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May 2, 2012

Marshmallow Test: Max Level Cuteness

Okay, I know I may have been posting too much Igniter Media's video lately, but these kids are so cute!!!

Seriously, you have to look at the first kid and see his oh-my-goodness-so-cute face looking at that marshmallow and waiting to eat it all away. He's too cute!!


Look at his face.. Awwwww..



The first boy is the cutest. So stressed from holding himself back from finishing that little marshie. The last girl is also soooo adorable. All the kids in the clip appear to show some self-restrain but the last kid seems to be ignoring the lady's instruction. She ate the marshmallow after she saw it straightaway, even when the lady was still around.

It's like seeing two opposites in a short time frame of a 3-minute video, which I think perfectly describes human natural reaction toward reward system and impulse control. There's this famous psychological research about children and their inborn characteristic in delaying gratification, which I think is this video's source of inspiration.

The 1972's Stanford marshmallow experiment is quite esteemed in the psychological world. The research idea is a pioneer in its field, which deals on the correlation between a child's self-control in delaying short-term reward and future success. 600 kids aged between 4 to 6 years old were involved in the study, and they found that those minority who ate the marshmallow straightaway didn't do really well in their SAT scores 18 years later.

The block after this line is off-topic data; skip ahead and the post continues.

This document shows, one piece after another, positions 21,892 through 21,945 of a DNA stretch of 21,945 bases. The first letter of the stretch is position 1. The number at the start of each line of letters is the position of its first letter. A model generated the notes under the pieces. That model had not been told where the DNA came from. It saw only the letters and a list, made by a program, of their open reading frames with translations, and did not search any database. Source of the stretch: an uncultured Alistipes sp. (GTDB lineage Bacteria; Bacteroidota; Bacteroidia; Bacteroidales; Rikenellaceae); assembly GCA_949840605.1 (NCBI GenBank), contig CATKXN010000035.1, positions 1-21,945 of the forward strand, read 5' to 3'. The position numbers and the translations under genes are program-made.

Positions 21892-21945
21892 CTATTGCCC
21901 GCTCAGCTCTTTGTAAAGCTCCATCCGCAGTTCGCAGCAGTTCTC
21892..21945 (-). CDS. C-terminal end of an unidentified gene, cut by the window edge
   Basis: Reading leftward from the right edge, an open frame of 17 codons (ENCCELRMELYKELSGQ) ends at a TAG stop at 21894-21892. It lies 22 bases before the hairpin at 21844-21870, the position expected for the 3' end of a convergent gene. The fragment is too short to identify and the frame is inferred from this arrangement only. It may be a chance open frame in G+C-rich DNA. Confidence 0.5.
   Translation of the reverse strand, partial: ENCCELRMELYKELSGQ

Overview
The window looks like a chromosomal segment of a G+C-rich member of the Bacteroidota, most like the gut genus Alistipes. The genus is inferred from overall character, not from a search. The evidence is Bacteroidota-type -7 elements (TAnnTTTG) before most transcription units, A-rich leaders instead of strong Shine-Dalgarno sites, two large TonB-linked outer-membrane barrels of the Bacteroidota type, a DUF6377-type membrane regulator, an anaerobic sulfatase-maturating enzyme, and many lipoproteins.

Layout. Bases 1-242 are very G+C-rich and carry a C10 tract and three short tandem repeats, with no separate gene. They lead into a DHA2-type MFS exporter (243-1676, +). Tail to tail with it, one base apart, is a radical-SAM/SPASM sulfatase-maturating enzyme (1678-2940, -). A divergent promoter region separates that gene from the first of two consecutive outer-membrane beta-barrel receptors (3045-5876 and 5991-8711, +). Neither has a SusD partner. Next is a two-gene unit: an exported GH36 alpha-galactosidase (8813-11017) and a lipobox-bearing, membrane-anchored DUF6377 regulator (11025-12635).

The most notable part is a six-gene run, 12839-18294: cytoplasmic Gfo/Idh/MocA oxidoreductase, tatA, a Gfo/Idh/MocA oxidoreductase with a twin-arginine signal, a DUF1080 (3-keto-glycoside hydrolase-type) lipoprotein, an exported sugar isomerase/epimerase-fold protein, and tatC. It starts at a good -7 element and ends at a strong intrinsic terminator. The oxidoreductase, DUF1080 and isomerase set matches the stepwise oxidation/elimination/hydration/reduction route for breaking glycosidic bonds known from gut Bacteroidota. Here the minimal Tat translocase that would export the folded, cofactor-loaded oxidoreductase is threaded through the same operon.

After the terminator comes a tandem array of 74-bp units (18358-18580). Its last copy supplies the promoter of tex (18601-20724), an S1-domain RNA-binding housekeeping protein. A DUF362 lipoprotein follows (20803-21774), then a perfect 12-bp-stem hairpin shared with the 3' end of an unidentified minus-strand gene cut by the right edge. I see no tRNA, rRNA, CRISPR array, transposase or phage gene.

You can find out more about the experiment here.

Interesting result? There are plenty other similar research that attempt to simulate this one, and the result's still tentative. At the end of the day, no one can ever ascertain that character is developed by nature or nurture. Not even Einstein.


Video courtesy of Igniter Media

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